Video services will be the top driver for edge services while telcos are well positioned to deliver the goods at the edge, according to research by IHS Markit.
The Linux Foundation commissioned the research firm to identify the top apps and revenue opportunities for edge compute services. During a keynote address at this week's Layer123 SDN NFV World Congress at The Hague, IHS Markit's Michael Howard, executive director research and analysis, carrier networks, presented some of the results from IHS Markit's survey of edge application thought leaders. Howard shared his presentation with FierceTelecom.
“The edge 'is in' these days in conversations, conferences and considerations—and there are many definitions," Howard wrote in an email this morning to FierceTelecom. "Our conclusion is that there are many edges, but as an industry, I believe we can coalesce around a time-related distance to the end user, device or machine, which indicates a short latency, on which many edge applications rely.
"The other major driver for edge compute is big bandwidth, principally video, where caching and content delivery networks save enormous amounts of video traffic on access, metro, and core networks."
IHS Markit defined edge compute as being within 20 milliseconds of the end user, device or machine. When compared to internet exchanges, telcos have an advantage at the edge because they are much closer to the users via their central offices, cell sites, cell backhaul aggregation, fixed backhaul and street cabinets.
Integrated communications providers and over-the-top providers have partial coverage for edge compute with distributed data centers that are within the 20 milliseconds to 50 milliseconds range, while telcos can hit 5 milliseconds to 20 milliseconds.
Among the top services that are driving edge compute, video content delivery, which included 360 video and venues, was first at 92% followed by a three-way tie among autonomous vehicles, augmented reality/virtual reality and industrial internet of things/automated factory all at 83%. Gaming was next at 75%, with distributed virtualized mobile core and fixed access in another tie with private LTE at 58%.
Surveillance and supply chain management each garnered 33%, while smart cities was last at 25%.
When it comes to which edge services will garner the most revenue, distributed virtualized mobile core and fixed access, private LTE, gaming, video content delivery and industrial IoT all tied at the top of the survey results.
Supply chain management, autonomous vehicles and AR/VR tied in the next grouping while surveillance and smart cities tied for last.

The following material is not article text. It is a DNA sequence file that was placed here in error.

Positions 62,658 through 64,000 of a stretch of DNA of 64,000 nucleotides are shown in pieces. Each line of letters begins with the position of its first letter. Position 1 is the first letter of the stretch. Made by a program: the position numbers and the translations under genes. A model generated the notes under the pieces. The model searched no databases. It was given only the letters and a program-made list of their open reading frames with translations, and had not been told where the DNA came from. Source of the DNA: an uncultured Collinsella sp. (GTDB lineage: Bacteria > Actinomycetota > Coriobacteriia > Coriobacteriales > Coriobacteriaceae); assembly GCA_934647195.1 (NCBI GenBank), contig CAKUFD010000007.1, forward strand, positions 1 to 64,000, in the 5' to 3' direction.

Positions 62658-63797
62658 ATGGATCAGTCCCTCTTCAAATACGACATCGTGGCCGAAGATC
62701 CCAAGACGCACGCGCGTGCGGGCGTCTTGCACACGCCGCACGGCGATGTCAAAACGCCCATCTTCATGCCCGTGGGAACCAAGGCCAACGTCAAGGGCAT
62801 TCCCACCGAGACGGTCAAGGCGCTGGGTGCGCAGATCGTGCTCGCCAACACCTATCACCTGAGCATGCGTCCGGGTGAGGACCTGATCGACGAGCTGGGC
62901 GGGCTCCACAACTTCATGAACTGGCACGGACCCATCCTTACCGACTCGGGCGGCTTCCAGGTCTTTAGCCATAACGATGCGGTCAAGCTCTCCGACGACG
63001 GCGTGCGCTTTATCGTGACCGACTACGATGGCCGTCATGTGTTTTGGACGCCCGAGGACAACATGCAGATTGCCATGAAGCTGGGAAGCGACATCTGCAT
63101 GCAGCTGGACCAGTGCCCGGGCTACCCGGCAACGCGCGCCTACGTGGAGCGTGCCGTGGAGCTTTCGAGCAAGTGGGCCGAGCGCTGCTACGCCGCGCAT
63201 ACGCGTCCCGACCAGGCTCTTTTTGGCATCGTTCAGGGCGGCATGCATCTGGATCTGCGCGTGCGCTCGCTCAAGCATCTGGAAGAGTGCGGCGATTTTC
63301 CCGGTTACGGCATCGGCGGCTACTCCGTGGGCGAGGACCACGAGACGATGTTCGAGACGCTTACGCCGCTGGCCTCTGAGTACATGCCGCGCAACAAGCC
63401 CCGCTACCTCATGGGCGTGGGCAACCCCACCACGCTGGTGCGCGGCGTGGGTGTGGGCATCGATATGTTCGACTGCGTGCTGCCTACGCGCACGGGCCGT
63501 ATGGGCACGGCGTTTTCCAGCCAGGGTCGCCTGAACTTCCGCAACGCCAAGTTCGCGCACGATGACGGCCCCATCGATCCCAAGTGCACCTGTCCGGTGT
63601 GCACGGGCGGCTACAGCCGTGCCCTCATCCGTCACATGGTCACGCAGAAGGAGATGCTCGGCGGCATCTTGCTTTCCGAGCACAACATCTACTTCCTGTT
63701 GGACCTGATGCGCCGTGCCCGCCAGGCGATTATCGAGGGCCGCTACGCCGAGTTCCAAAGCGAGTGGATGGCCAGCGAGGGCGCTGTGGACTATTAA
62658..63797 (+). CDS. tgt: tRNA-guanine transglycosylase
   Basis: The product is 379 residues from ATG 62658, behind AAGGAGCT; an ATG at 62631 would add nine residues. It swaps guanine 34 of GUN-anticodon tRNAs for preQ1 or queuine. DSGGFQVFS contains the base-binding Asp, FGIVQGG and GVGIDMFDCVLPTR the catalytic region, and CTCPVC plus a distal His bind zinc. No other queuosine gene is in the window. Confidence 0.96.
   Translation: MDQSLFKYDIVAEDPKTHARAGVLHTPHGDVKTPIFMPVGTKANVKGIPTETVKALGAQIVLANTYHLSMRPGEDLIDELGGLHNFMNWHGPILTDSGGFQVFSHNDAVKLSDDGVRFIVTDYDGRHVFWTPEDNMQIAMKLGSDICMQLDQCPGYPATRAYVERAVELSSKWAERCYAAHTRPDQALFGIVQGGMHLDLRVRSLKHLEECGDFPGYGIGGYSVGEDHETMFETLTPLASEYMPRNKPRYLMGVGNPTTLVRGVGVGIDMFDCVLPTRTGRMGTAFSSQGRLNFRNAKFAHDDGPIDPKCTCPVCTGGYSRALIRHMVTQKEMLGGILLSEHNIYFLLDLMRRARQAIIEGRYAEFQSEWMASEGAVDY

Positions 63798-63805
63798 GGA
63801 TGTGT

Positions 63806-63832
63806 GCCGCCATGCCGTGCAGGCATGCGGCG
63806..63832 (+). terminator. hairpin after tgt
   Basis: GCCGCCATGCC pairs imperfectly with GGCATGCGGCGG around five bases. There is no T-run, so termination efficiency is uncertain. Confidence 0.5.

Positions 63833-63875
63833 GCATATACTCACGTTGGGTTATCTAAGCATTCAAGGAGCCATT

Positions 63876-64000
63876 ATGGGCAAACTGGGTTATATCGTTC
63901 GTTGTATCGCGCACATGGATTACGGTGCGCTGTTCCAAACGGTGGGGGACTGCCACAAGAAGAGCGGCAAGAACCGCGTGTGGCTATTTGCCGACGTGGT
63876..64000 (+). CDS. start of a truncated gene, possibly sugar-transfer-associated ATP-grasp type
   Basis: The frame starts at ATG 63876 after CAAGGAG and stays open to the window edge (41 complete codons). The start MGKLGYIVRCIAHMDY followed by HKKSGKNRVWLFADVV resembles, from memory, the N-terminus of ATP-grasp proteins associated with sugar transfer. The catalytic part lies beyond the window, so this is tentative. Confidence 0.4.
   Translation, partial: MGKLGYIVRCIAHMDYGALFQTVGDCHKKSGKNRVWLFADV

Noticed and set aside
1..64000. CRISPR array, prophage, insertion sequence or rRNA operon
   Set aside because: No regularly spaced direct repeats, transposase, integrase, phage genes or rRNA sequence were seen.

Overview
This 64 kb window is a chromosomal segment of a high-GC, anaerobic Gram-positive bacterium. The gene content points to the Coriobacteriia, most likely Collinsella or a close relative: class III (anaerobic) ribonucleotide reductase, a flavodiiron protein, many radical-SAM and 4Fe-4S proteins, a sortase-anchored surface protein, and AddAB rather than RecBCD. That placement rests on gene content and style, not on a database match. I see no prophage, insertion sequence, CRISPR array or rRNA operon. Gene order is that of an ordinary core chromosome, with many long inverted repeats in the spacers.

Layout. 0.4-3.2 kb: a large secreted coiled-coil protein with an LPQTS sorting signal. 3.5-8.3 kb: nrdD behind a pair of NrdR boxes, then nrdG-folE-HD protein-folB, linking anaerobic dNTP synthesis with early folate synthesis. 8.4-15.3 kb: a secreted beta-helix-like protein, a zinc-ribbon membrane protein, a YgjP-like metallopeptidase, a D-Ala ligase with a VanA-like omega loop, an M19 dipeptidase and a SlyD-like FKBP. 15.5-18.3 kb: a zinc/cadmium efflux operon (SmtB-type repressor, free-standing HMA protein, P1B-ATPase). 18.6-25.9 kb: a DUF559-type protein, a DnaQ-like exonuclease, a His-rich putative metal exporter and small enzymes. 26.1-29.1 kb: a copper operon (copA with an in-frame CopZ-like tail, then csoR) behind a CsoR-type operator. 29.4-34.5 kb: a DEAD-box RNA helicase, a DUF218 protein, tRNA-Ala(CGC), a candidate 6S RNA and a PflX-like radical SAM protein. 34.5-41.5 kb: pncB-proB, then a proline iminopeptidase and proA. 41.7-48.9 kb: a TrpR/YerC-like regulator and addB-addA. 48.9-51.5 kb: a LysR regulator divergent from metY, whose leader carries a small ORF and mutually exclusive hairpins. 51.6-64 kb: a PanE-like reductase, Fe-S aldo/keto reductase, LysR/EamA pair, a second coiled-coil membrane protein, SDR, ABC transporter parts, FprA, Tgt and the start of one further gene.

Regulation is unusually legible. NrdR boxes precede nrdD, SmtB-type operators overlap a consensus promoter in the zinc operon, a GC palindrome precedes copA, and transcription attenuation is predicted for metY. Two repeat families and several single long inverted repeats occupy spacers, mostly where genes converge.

Consumer-driven revenue at the edge includes gaming and video content delivery networks while enterprise-driven revenues will include private LTE, industrial IoT and supply chain. Overall, many of the edge deployments will initially be justified by cost savings first followed by revenue-bearing applications.
Edge compute apps will start out in limited or contained rollouts with full deployment taking years and investments across several areas, according to the survey.
Although edge compute brings services closer to end users and alleviates bandwidth constraints, it's complex. Even a single edge compute location is complex with elements of network functions virtualization, mobile edge computing and fixed mobile convergence technologies that can spread across hundreds of thousands locations.
There are also authorization, billing and reconciliation issues that need to be addressed across various domains, which could be resolved using blockchain to create virtual ledgers.
Further, there's a long investment road ahead to fully deploy edge compute. Areas that comprise the top tier of investments for edge compute include multi-access edge compute, integration, edge connectivity (two-way data flows SD-WAN services, low latency and bandwidth), 5G spectrum and engineering.
While augmented reality, virtual reality, self-driving cars and cloud gaming come to mind as the services and applications that will be most enabled by edge compute, a panel at last month's AT&T Spark conference said the use cases and ecosystem need to be further defined.
Earlier this year, AT&T Foundry launched an edge computing test zone in Palo Alto, California, to kick the tires on AR, VR and cloud-driven gaming. As part of the second phase, AT&T Foundry is expanding its edge test zone footprint to cover all of the San Francisco Bay Area, allowing for increased application mobility and broader collaboration potential.